Omicron Scare: Delhi And Mumbai Leading So Far, The Third Wave Looming Large!


The national capital Delhi and the financial capital Mumbai are leading the Omicron spread-chart in India in terms of total cases and an Omicron-fueled rising trend in daily COVID-19 cases. While Mumbai has shown a 70% rise in daily cases in two days Delhi has shown a 50% rise, both metros registering the highest numbers of daily cases in six months. Mumbai has 1377 cases in the last 24 hours with Maharashtra going above 2000 and Delhi having nearly 500 daily cases in the same period. Delhi has 238 Omicron cases so far while Mumbai has 167 cases with the new variant having spread to 21 states of the country. Overall, India has till now around 780 Omicron cases, showing a 44% increase in a week, and a total daily COVID-19 cases of over 9000 in the last 24 hours, after hovering around 6000-7000 in the previous several days. Kerala cases are still over 2000 and although Omicron cases are still low compared to Delhi and Mumbai the state is consistently having high fatality figures. Since it is already confirmed that the new variant is incredibly contagious, the Third Wave in India is seemingly just around the corner, if only the authorities take cognizance and action. 


The Yellow alert, as decided by the Delhi government in July this year under the Disaster Management Act, has already been sounded, because the positivity rate has been over 0,5% for more than two days, reaching an alarming 0,89% now. More curbs are accordingly imposed under the yellow alert: night curfew is imposed now from 10 pm onward instead of 11 pm: schools/colleges, malls, cinema halls, auditoriums and gyms are being closed again; a maximum of only 20 attendees in marriages/funerals are to be allowed; restaurants/bars, metro railway, public buses are to operate at 50% capacity; no social, cultural and religious gatherings with restriction on entry to religious places; and all offices also have to function with 50% physical attendance. If the positivity rate crosses 1% orange alert will be declared which would be not much different from the yellow, but if the rate crosses 5% lockdown-like situation is bound to return. 


In Mumbai, night curfew from 9 pm to 6 pm and other curbs on gatherings have already been in force including no New Year parties and no crowds on the beaches. With the new figures the Maharashtra government is reportedly having discussions with the civic authorities and if the rising trend continues in the next few days we can expect more stringent curbs, not only in Mumbai but all across the state. The effectiveness of night curfews is debatable as during the daytime everything seems to be normal everywhere in the country including the political rallies, and people are largely seen to not take these restriction seriously, as if inspired by their leaders. There has been no evidence to suggest that the Coronavirus variants are nocturnal creatures and sleep during the day. More positively, people in the national capital or elsewhere mostly react to the curbs as very necessary considering the threat, despite having to queue up for trains and buses and all other related hassles.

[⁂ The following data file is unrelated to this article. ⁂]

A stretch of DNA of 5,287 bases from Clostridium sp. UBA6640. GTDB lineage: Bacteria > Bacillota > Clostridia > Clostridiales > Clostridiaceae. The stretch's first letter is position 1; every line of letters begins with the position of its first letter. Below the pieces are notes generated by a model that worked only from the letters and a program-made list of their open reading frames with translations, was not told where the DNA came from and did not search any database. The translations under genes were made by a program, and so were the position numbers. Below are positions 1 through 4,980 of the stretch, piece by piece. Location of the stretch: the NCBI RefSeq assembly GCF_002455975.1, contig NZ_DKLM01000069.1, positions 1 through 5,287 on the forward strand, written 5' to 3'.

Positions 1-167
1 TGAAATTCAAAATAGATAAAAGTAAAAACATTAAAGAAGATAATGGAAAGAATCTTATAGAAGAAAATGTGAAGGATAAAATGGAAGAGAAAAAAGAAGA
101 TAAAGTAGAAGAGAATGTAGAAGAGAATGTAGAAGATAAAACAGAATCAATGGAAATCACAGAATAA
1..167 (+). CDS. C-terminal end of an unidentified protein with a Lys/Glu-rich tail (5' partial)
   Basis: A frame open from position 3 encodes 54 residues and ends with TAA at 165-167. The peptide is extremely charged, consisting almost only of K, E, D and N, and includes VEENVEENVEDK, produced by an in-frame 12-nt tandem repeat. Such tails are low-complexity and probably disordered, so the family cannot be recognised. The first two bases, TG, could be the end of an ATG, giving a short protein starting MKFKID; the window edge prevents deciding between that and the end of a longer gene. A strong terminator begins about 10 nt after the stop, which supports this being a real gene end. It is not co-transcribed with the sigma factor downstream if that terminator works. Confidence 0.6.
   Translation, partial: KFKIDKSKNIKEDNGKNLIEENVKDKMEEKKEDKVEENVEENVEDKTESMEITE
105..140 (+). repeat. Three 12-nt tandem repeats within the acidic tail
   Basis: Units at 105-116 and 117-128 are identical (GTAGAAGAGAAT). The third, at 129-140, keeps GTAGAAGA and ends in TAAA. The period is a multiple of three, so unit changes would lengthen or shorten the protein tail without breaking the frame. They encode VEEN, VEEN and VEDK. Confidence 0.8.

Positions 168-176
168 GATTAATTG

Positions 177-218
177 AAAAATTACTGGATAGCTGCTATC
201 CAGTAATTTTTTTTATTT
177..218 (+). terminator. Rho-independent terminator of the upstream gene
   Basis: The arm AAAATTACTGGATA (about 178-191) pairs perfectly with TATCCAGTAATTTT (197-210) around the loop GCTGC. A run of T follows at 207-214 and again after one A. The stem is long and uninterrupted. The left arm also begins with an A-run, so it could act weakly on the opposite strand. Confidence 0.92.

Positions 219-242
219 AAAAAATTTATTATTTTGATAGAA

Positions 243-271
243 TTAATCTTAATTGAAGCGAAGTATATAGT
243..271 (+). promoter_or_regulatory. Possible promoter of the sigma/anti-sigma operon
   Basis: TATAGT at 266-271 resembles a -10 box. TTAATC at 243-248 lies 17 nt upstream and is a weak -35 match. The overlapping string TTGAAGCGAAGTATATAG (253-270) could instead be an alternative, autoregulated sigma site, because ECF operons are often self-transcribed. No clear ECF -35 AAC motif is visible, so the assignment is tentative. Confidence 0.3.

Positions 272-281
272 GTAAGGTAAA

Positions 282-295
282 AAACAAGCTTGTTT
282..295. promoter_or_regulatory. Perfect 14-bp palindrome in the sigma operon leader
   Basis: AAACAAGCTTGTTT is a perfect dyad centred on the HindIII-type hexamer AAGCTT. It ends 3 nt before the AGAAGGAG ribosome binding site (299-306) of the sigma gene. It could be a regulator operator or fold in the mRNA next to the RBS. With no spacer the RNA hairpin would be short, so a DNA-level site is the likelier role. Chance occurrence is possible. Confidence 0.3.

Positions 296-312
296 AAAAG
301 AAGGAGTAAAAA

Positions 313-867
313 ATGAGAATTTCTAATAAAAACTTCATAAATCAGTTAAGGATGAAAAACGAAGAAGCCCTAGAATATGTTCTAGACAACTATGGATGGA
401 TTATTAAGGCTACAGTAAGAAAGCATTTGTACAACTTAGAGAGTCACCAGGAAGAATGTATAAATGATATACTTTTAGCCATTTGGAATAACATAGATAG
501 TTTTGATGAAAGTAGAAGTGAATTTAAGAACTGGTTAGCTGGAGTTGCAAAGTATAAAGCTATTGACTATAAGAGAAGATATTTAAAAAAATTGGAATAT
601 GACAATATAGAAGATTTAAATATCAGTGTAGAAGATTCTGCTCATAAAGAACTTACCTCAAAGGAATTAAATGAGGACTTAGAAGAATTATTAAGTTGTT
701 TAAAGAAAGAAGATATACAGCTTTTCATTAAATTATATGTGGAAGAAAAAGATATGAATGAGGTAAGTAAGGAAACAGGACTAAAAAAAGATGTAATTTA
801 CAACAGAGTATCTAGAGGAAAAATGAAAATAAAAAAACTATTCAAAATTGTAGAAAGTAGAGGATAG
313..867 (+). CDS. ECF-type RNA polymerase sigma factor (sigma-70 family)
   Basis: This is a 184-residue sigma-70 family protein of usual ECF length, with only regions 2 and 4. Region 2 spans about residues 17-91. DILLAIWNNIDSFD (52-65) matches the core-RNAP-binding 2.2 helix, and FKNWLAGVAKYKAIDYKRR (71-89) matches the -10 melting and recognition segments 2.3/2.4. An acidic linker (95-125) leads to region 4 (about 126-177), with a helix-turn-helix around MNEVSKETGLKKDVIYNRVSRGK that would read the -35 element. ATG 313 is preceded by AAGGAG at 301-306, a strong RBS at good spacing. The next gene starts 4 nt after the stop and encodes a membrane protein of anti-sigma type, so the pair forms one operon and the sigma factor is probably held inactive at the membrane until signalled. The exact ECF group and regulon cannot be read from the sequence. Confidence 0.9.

In the meantime, the Government of India has gifted a hat-trick of approvals to two COVID-19 vaccines yesterday, namely Covovax, the Indian version of the already approved Novavax, to be manufactured by the Serum Institute of India (SII), India's first indigenously developed  RBD (receptor-binding domain) protein sub-unit vaccine Corbevax to be manufactured by the Hyderabad based Biological-E firm and the US-approved Merck’s anti-viral COVID pill Molnupiravir for treating highly progressive adult patients after the first five days of symptoms. Of course, the Indian drug regulator DCGI’s final seal of approval is awaited in this hat-trick. How we wish this burst of approvals took place post-January this year when these were desperately needed; but the election-oriented government largely ignored with applications pending for approval from giants like Pfizer and others. No doubt, those vaccines were rather too costly; but those who could have afforded perhaps could have saved their lives. Unfortunately, the government was at that time was busy saving expenditures and also focused on self-reliance, boasting about being the largest pharmacy of the world and therefore exporting the precious vaccine doses. 


As we have said earlier the Omicron scare is very real. No need to talk garbage about it being less severe or leading to less hospitalization or deaths. The simple fact is that once the daily figures cross hundreds of thousands it’d obviously overwhelm the health infra even if only 1% of that need to be hospitalized, thus leading to more deaths. The top country on the Omicron chart, the United Kingdom, has shown a 53% rise in hospitalizations and 124 deaths in the last seven days. France, Denmark, Canada, Spain, Italy and many other countries are slowly coming under the ominous Omicron spread, and therefore the authorities in India should not sit pretty speculating and giving the green signals to all political activities like elections. Even if the citizens are clueless at the moment they must continue with the masks, hand-hygiene, social distancing and avoiding unnecessary moving out of homes or holidaying or partying. 


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